BY MATT MACKINDER
Clarkston News Staff Writer
The northeast corner of Clintonville and Mann roads will look substantially different in a few years’ time.
At the Aug. 20 regular meeting of the Independence Township Board of Trustees, the board unanimously approved the rezoning of nearly 80 acres from single family residential to single family attached with Lombardo Homes starting work soon on building 240 new units (three per acre) on the Steeplechase property.
“The PRO has a set of conditions that are tied conceptually to their site plans,” said Independence Township Planning and Zoning Manager Brian Oppmann. “That will be very similar to how the development will look once they come back for final site plan. (Lombardo) has worked with Mr. Joppich (Township attorney Steven Joppich) and all the documents are in order and the first reading was held back in June, so they are moving very quickly on this one.”
All units will be ranch style with two-car garages and over 53 acres (or 66 percent) of the site will be devoted to open space. Sensitive wetland and nature features will be preserved as well.
Though there were many residents in attendance at the meeting, none came forward to address the board on this topic.
Due to the potential for increased traffic in that area, a stop light or similar traffic control may be implemented in the future.
“The Planning Commission did talk about that, and the township has control of that,” said Township Trustee and Planning Commissioner Ron Ritchie. “There was a traffic study done and it wasn’t warranted to say that there is a light due right now. Obviously, as density and traffic increase, and that’s something the county monitors and measures, then we’ll have to take action in the future.”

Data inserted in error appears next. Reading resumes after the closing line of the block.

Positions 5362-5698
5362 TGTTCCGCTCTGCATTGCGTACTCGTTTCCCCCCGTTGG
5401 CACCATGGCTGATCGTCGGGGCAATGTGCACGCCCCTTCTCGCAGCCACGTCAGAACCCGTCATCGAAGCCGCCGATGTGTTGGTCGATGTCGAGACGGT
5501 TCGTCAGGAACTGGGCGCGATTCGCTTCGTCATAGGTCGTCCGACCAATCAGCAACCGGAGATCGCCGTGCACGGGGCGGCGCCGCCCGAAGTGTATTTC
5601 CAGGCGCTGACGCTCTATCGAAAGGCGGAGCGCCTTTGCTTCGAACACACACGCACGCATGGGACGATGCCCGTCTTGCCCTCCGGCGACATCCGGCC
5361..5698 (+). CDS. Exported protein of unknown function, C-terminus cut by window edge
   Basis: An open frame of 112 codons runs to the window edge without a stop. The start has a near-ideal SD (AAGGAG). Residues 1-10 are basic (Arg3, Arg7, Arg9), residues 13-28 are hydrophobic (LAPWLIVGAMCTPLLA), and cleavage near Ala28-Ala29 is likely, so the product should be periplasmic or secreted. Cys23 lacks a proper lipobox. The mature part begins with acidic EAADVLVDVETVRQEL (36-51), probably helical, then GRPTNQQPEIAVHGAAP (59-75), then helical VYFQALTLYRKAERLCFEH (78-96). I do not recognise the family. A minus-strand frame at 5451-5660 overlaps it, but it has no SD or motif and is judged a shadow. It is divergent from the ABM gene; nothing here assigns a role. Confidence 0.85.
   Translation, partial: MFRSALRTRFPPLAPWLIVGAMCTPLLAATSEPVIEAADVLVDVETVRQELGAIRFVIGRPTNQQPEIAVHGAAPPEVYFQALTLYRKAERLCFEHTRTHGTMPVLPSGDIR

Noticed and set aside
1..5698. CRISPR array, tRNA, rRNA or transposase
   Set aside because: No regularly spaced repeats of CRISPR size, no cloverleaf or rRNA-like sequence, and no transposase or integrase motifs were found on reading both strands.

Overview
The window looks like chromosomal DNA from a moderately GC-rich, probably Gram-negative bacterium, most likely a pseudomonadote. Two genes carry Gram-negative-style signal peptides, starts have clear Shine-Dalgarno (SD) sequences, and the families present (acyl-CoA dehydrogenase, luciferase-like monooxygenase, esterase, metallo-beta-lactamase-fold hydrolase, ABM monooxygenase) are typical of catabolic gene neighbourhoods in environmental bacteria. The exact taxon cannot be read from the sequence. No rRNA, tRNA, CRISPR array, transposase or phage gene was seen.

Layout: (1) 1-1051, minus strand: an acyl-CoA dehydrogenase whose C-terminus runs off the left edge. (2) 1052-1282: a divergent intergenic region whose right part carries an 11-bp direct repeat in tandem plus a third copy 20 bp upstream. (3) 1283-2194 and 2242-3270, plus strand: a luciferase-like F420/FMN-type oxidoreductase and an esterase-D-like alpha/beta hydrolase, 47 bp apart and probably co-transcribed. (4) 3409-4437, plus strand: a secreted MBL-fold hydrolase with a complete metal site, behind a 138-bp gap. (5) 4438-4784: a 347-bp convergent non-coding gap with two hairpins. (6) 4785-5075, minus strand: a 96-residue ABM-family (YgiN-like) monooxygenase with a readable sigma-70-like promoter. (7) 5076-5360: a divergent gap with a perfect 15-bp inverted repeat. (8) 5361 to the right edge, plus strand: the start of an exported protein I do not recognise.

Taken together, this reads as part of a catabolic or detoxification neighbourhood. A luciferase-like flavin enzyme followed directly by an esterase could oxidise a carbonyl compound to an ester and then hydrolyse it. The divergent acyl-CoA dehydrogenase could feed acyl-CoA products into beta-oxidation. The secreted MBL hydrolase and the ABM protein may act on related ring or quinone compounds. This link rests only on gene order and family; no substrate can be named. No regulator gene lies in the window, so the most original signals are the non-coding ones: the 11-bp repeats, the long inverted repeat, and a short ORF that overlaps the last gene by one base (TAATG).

Independence Township Supervisor Pat Kittle added that he has been in touch with Oakland County Road Commission Managing Director Dennis Kolar expressing his concerns for traffic and the development and was told that a roundabout may be part of the solution, as well as a four-way blinking stop sign, similar to what is at Clintonville and Waldon roads. The latter would be less costly from a price standpoint.
“This is a specialized type of rezoning,” said Joppich. “You are rezoning the land to R4, but it won’t be designated R-4. It will actually be designated ‘PRO R-4’ – that’s how it will show up on the zoning map, so it’ll be a little different. That PRO represents this special designation that reflects under the statutes that there is an agreement in place and that’s why it’s also part of your approval process. You don’t see an agreement for a standard rezoning. This is a specialized rezoning that’s allowed under the statutes to give you some flexibility. It’s a situation where the property owner or developer comes in and says, ‘Hey, I want this rezoning to R-4, but I’m willing to abide by more certain, restrictive standards, or special standards that I wouldn’t otherwise have to comply with under R-4 zoning.’
“It enables them to gain some of the advantages of R-4, but not all of them. The agreement gets recorded and it’s signed by the township and recorded against the property, so everybody is on notice that this is a special rezoning of the property and you have to abide by all of these conditions. It’s all going to be a matter of public record at the county and the township, and they have to build it according to those plans.”
Once the motion passed, Kittle looked at a Lombardo representative, Cosmo Lombardo, and said, “Start digging.”